John Galliano’s 2003 collection was another controversy that took inspiration, Leigh Bowery, icon of early ’80s London club culture and combined it with Indian-inspired colored powders from Holi and jewelry. The general message the collection conveyed was about the enjoyment of color, which had emerged as a major trend for spring (see the first image below). During the autumn/winter’ 17 show held during Paris Haute Couture Week, sari-inspired drapes and contemporary nose rings took centerstage under the name of Jean Paul Gaultier. In 2012, Gaultier put turbaned male models on the ramp, and the next year, showcased a collection that took cues from Rajasthan, and Indian ‘gypsy brides’. The most famous silhotte under the Gaultier name would be the velvet gown (last image) with a single strand of gold beads edged on the pallu that turns into a hood)

Each of the curated item has been loaned only because of the patron status of the Ambani family. The loaned pieces originate from the remarkable galleries of the Metropolitan Museum, New York, Victoria & Albert Museum in London, and more. The fact that the loan list also looks into wall-to-wall insurance, transport and a long list of assurances says everything about the collection. Why that’s a big deal? Well, most international exhibitions do not come to India because we do not have a space of this magnitude that has the ability to showcase priceless artifacts in steady temperature, humidity and special lighting 24/7.

If you have walked through hallowed halls of other museums in India, you will be aware of the dusty corners and dim lightings that are so evident. Designed to protect and yet display such grandeur, requires an affinity for creating the perfect WOW moment. Ambanis delivered it in spades. From special mannequins to exquisite display cases, this was a mammoth of an task that was carried of eloquently with the help of a dedicated team that involved Indian fashion designers, conservators, specialists who know how to install vintage garments. For example, Chanel is inspired by the staircase in the Rue Cambon. So the designed cases have mirrors which reflect upwards and have the verticality of that amazing staircase. For Christian Dior, the cases resemble crystals because Christian Dior used embroidery and crystals in an extraordinary way, in his work. Then in Yves Saint Laurent, a kind of fantasy of Indian stepwells were reimagined through 14 meter high step-well made of gold rods of steel welded together on a bar scale.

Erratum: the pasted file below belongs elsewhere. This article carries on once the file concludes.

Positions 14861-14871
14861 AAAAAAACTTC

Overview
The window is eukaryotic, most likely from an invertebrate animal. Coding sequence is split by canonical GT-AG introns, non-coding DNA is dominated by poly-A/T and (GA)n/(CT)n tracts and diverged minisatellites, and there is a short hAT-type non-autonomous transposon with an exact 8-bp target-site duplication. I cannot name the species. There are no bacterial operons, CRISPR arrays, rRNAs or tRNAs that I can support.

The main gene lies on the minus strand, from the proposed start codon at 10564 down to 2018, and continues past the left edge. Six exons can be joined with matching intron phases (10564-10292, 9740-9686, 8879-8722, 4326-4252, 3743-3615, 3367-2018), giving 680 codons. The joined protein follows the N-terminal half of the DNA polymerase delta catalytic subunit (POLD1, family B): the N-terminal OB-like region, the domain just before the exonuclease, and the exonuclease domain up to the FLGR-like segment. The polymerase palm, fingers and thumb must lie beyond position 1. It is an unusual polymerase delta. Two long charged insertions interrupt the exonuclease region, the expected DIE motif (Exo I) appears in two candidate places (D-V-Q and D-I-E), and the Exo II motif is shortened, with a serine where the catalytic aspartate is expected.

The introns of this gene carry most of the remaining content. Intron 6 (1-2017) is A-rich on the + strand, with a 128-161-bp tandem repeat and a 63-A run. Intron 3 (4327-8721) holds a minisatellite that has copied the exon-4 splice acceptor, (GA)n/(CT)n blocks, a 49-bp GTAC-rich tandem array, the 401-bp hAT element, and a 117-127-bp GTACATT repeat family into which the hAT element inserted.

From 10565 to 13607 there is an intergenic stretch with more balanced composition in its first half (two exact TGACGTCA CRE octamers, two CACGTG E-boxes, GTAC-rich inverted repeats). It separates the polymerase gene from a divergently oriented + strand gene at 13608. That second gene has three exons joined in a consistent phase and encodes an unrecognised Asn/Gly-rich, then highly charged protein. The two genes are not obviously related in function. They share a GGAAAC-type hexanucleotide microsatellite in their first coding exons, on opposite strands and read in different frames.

Special commissions were undertaken for the project that looked into creating a new chapter of vision extraordinaire while remembering the past. Nothing speaks greater of Indian artisan affluence in the current Indian fashion domain than Rahul Mishra and Sabyasachi.

While being a constant favourite amongst our Bollywood brides, India’s most acclaimed fashion designer Sabyasachi Mukherjee joined forces with red-soled shoe powerhouse, Christian Louboutin to produce one exquisite and unforgettable collection – asymmetrical Kedia, tulle lehenga and veil from the ‘Bater’ collection. Hand-dyed tulle, organic cotton, merino wool, silk chiffon and muslin embroidered with reverse appliqué, tilla, zardosi, hand-cut sequins and bullion.

On January 23, the opening day of Paris Haute Couture Week Spring-Summer 2023, the Noida-based designer Rahul Mishra showcased ‘Cosmos.’ Mishra is a proud endorser of the skill of Indian craftsmanship with each creation that takes up to 3,000 man hours to complete. Layers and layers of embroideries dance with appliquéd details, dramatic beaded fringing, glittering panels, and ornate renderings of flora and fauna – each layer speaking of a fantasy that one can barely imagine.

Can there be a better end? Past, Present and Future coming together in 50,000 sq.ft of area in an immersive journey.

Further readings:

The Museum of Kind is a series of unique experiences, as perceived by me. It is not a debate on which is the best of all.

01 – India in Fashion

02 – Neon in Junkyard

03 – Kimchi

Related (and not-so related) Posts: